A 1998 study by PJO and a local university, la Universidad Autonoma Metropolitana, paints a grim picture of the maquila workplace in Matamoros. According to their findings, eighty-three percent of workers say they receive inadequate safety gear. Sixty percent claim to work in contaminated environments, polluted with excessive noise, chemical emissions or dust. And over four percent have borne a child with a birth defect.

Such information is impossible to verify without independent oversight - there is no reliable birth defects registry in Matamoros. In addition, according to Dr. Zavaleta of UT Brownsville, who conducted several public health studies in Brownsville and Matamoros beginning in the late 1970s, "there's a huge underreporting - underreporting of health issues in our area."

So, border activists continue to build a record. After enough information is gathered, says Mondragon, the next step will be to bring their case to the international arena. "These issues are wrapped up in far-reaching policies," he says. "These are not just local issues. These are national and international questions."

Mondragon, Ojeda and their respective organizations have begun to take that next step by testing the National Administrative Office (NAO), a trinational body created under NAFTA to address labor grievances. PJO, Coalition For Justice in the Maquiladoras, AFL-CIO and over twenty other labor and human rights organizations have presented one of the first complaints to the NAO. It is the first submission to deal solely with matters of health and safety.

The complaint charges that the Mexican government has failed to maintain health and safety standards in two auto parts plants, Auto Trim and Custom Trim, both subsidiaries of Florida-based Breed Technologies. Auto Trim's Matamoros factory produces steering wheels, while the Custom Trim plant in Valle Hermosa makes gear shift knobs.

The submission alleges that the two plants regularly and wantonly exposed their workers to solvents, glues and other toxins on the job without providing adequate protective gear or occupational training. Further, unreasonably high production demands and poor ergonomic planning contributed to frequent accidents.

Pedro Lopez, a soft-spoken 20-year-old from Valle Hermoso was employed at Custom Trim until he was fired, he says, because of his involvement in a strike. Mr. Lopez says he does not miss the long dulling hours at the plant. "The yellow glue was so strong. After two hours of working with it you would get headaches, your hands would get stained. We didn't have gloves, we didn't have face masks. The only protection we received was a pair of glasses."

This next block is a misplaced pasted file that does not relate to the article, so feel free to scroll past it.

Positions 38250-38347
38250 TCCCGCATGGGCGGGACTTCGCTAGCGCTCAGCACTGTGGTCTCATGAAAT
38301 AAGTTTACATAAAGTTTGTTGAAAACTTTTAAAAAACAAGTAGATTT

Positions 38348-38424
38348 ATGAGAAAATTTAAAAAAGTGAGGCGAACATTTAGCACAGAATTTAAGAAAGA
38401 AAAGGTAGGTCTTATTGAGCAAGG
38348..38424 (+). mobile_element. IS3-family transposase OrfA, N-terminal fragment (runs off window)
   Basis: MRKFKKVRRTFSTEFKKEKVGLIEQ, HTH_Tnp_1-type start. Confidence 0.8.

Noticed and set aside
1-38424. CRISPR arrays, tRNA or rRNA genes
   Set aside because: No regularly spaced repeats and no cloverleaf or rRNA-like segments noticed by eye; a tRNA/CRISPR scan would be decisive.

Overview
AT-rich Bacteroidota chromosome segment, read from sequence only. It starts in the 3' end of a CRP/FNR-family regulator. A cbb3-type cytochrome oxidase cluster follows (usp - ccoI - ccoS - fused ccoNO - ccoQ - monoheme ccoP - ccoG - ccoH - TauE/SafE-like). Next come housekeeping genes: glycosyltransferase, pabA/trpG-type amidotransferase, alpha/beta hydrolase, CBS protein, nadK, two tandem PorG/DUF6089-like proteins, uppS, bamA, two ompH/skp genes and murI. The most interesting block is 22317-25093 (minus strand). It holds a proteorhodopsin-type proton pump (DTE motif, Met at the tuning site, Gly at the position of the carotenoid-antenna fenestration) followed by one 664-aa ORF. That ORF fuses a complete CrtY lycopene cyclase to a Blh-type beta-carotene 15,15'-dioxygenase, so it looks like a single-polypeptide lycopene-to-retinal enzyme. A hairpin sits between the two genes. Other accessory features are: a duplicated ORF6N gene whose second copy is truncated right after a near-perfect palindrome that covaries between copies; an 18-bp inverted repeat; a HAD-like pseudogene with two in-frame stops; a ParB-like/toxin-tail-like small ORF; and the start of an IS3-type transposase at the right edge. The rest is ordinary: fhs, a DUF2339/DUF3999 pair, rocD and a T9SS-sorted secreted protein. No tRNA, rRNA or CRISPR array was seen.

When Mr. Lopez and other employees began to notice that many of their coworkers were suffering from persistent headaches, skin irritations, and nose bleeds, they did not have to look far to find the cause of their ailments: "The fumes come from the glue, it would hurt after breathing it in for a while. Your eyes would get irritated even with the protective glasses." Auto Trim and Breed Technologies declined comment for this story.

Mondragon says the workers have little hope that results will come from their complaint in the short-term; of the 23 NAO submissions to date, none have resulted in sanctions. "The [NAO] has been weak. But we have to be mindful of the big picture," he says as he lights a cigarette.

* * *

From the roof of a small grocery store in south Matamoros, where the rough paved roads give way to even rougher dirt, FINSA hulks on the northwest horizon. The grocery store crossroads, where the converted school buses that carry workers home from the maquilas turn and head back towards downtown, is, according to the most recent map of the city, at the very edge of Matamoros.

But Matamoros does not stop; it sprawls past public boundaries and civic maps. Here is where many of the new arrivals to Matamoros - drawn by promise of a job in the factories - come to live. They piece together whatever building materials they can find - scraps of wood, sheets of metal. These neighborhoods do not have water, electricity, or sanitation service. Garbage is either burnt or thrown into the canal that cuts through their center.

Across from the grocery store and over a rickety, wooden bridge, a large crowd is gathered. In matching green polo shirts, members of the Matamoros Rotary Club stand around a pick-up truck, handing out bundles of canned goods and other food to residents of the colonia, 28 De Mayo.

Manuel Rovlo, a member of the Club, watches the people take their bundles, offer their thanks and head back to their small homes. He says that because he is not a doctor or a scientist, his opinions on the health effects of maquilas would matter little. He has heard rumors that some maquilas, trying to extend their profits, dump their waste under the cover of night, but he knows nothing about that, he says. What Mr. Rovlo is sure of is that these people, many of whom he has just handed the only food they will see for the week, are not seeing any benefits from either the maquilas or NAFTA. "It's the same all over the border. In other cities. They are growing too fast, some faster than Matamoros" he says. "Maquiladoras pay some taxes, but very little to the city. Not enough. [Maquiladoras] are like ghosts, haunting the border. To think, this is progress."